Did the National Iranian American Council (NIAC) scam and possibly defraud National Endowment for Democracy (NED)? It’s an issue I raised in the Corner a couple years ago. Despite promises of transparency, NIAC was silent. However, after NIAC launched a lawsuit against a prominent critic, many of its internal emails were released in discovery. I guess that’s what comes from harassment suits. At any rate, that critic has now compiled a report based entirely on NIAC’s internal emails which suggest that money was misappropriated.
NIAC’s strategy is to impugn the author. I do not know Hassan Daioleslam well enough to judge him, having only met him once and having kept my distance from Iranian activist groups, but I see NIAC’s strategy to smear the author as disingenuous; the report is based on NIAC’s own emails, the authenticity of which they do not deny.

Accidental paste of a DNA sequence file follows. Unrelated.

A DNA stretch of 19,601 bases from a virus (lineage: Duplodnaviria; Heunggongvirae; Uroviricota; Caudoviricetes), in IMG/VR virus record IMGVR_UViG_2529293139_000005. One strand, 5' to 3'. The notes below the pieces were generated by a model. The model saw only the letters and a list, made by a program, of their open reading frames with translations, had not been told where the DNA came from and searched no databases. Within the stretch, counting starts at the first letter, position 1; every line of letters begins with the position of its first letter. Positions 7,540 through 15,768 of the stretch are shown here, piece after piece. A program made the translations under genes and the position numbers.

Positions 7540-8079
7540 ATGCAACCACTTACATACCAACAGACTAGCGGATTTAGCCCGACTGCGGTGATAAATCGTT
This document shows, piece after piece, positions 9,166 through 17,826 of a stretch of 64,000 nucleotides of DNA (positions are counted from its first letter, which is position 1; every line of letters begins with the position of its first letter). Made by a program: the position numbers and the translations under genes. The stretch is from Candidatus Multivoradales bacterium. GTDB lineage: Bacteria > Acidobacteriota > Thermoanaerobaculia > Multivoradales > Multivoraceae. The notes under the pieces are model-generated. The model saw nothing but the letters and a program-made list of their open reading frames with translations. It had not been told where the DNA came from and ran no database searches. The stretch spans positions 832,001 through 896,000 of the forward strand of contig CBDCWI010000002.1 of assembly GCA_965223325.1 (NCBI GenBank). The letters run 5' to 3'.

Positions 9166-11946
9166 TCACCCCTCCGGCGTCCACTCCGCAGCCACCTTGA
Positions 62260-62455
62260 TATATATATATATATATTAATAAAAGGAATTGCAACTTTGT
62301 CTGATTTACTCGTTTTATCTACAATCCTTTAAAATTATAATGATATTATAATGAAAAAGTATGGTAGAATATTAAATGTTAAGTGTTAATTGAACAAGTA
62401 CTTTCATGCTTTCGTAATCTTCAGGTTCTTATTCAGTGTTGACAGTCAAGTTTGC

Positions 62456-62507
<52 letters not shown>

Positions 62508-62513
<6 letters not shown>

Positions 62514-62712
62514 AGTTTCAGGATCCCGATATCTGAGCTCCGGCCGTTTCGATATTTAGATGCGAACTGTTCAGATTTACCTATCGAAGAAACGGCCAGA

The report makes interesting reading and should raise eyebrows. At the very least, it appears auditing at the National Endowment for Democracy was lax and that groups like NIAC treated democracy promotion as a cash cow.
The episode is especially relevant as the congressional conference on Iran sanctions considers proposals to allow NGOs to use U.S. funding inside the Islamic Republic. Such proposals at this point in time are misguided. Sending non-emergency humanitarian grants helps the Iranian government build houses, schools, and health clinics, absenting the regime of responsibility for basic governance while Iranian policymakers use finite funds to dabble in nuclear technology and ballistic missiles. And, of course, as this report shows, auditing standards are not up to par, and are made more difficult when the U.S. government or NED makes their standard just taking a group’s word for it.